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Bad kitty? Figuring out feline nuisance behaviors

Publication
Article
dvm360dvm360 August 2021
Volume 52

Problematic behavior in cats often can be traced to something more than just being naughty. Before offering clients recommendations to curtail the behavior, consider these potential factors.

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According to Portland, Oregon–based animal behaviorist Chris Pachel, DVM, DACVB, CABC, feline nuisance behaviors are normal behaviors that occur in problematic ways. “Cats have the potential to annoy people and sometimes pose a danger to themselves or others in the household,” he said during a lecture at the Fetch dvm360 virtual conference this week. But these behavioral patterns commonly constitute feline frustration.

“They are not expressions of dominance or the result of vengeance or spite,” Pachel said. In fact, many nuisance behaviors stem from the cat’s environment. During his lecture, Pachel offered some helpful nuggets when assessing a cat displaying nuisance behavior.

What are nuisance behaviors?

“Nuisance behaviors are not inherently pathological,’ Pachel said. “They may be problematic, but they are not pathological.” He identified some common nuisance behaviors: scratching furniture, climbing on counters, pouncing on family members, perceived hyperactivity, chewing and other destructive behaviors, excessive nocturnal activity and vocalization, and attention-seeking behaviors.

“This is not about cats trying to take over the world, or dominance, vengeance, payback or spite. This is about cats being cats,” said Pachel.

Bring in the reinforcements

Ask yourself…

Before making recommendations to clients for curbing their cat’s nuisance behavior, ask yourself these questions. The answers will help you begin to mold your assessment so you can provide solutions that will benefit both the animal and the owner.

  • Is the behavior normal for the animal or species?
  • What interventions, if any, have been attempted to address the problem?
  • What is reinforcing the behavior such that it continues or gets stronger?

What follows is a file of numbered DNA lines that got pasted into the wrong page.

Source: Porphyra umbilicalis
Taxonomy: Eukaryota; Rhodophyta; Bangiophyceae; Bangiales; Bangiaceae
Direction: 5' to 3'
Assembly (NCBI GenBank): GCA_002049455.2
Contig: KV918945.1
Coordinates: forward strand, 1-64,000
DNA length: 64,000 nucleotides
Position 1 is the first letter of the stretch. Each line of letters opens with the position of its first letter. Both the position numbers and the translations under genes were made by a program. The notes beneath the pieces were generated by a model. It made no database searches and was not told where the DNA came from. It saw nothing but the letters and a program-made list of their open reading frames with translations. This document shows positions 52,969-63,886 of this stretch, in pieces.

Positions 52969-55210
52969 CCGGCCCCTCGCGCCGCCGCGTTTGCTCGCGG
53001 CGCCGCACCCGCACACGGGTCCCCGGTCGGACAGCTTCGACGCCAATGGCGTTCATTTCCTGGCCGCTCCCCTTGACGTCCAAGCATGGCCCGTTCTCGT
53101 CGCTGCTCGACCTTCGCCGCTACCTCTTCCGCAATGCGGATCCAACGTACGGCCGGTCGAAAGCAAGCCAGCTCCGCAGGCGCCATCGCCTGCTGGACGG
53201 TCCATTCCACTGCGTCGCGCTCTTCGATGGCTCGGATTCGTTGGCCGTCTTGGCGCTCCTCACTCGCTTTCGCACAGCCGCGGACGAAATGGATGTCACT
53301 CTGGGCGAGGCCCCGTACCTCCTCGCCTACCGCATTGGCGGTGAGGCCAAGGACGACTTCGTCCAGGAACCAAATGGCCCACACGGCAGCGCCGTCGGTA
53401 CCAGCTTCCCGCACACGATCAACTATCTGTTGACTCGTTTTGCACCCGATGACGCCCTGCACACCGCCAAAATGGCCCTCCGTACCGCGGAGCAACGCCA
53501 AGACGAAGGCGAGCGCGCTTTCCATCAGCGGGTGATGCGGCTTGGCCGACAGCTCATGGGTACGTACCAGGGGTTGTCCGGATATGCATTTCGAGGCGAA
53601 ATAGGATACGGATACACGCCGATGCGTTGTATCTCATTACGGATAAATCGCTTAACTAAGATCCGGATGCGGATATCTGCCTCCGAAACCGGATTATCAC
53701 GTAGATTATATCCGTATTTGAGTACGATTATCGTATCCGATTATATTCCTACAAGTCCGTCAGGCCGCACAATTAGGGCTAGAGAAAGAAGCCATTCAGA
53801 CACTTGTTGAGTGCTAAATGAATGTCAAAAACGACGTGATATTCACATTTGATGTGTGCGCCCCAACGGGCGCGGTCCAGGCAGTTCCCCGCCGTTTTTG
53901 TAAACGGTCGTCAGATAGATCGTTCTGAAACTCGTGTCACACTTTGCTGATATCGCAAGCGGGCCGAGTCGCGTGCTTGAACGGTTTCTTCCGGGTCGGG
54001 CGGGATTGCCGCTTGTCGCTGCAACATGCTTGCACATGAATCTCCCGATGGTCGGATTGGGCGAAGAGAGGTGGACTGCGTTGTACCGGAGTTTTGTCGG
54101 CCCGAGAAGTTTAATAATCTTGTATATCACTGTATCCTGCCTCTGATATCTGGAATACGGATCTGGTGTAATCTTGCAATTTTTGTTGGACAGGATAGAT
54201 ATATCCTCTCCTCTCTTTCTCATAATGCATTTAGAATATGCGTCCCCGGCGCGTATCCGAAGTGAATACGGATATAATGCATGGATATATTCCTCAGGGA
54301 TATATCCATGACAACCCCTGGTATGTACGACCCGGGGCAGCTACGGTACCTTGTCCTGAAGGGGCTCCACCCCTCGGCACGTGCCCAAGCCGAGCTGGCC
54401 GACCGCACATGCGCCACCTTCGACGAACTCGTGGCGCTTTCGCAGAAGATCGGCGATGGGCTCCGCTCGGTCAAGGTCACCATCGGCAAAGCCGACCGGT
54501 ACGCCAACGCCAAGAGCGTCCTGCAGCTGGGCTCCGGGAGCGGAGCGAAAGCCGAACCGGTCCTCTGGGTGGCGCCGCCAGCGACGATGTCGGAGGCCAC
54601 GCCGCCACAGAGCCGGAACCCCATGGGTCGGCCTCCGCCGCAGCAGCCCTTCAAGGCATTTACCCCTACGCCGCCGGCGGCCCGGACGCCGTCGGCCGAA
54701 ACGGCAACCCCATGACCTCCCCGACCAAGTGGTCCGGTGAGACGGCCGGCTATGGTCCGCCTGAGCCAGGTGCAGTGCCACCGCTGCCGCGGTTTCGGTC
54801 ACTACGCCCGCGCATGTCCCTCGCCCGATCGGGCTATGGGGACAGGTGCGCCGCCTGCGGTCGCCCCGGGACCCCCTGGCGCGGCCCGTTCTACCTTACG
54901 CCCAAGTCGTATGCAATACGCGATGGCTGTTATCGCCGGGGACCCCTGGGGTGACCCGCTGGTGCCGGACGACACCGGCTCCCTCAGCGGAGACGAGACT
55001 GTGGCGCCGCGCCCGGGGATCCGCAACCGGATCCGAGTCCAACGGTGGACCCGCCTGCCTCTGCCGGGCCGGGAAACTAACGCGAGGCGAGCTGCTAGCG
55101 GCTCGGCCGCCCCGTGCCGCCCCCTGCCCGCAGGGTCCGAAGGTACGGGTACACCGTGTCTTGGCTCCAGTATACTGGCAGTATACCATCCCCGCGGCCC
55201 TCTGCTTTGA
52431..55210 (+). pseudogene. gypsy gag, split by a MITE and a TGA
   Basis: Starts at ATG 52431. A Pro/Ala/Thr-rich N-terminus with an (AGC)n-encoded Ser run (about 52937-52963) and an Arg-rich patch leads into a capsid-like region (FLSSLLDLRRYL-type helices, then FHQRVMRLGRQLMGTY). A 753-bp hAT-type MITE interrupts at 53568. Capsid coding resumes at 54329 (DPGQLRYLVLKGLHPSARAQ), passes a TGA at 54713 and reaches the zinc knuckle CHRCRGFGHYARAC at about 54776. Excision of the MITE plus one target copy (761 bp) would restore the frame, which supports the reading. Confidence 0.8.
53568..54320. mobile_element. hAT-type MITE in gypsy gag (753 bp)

• Does the owner have realistic expectations for improvement?
  • Does the owner understand normal feline behavior?
  • Does the owner have a basic understanding of learning theory and how to guide the process of behavior change?
  • Does the owner or household have the ability to implement the necessary management and training plan?

One of the major questions (see sidebar) to address is whether the cat’s biological and behavioral needs are being met. If they are not, you can begin by recommending environmental enrichment strategies. Rearranging the home environment to benefit the cat is 1 way to reduce or eliminate the cat’s ability to rehearse the unwanted behavior, Pachel said.

Managing the environment in a way that is safe and allows everyone to live in harmony is the goal to strive for when designing management strategies, Pachel said. For guidance on the appropriate level of enrichment for an animal’s environment, he referred attendees to the 5 pillars a healthy feline environment:

  1. A safe place
  2. Multiple and separated key resources
  3. The opportunity for play and predatory behavior
  4. Positive, consistent, and predictable social interactions
  5. An environment that respects the importance of [their] sense of smell.

“As we really start to recognize how animals learn and how different fears and anxieties can manifest, it becomes a light bulb moment,” Pachel said. “When we know better, we do better.”

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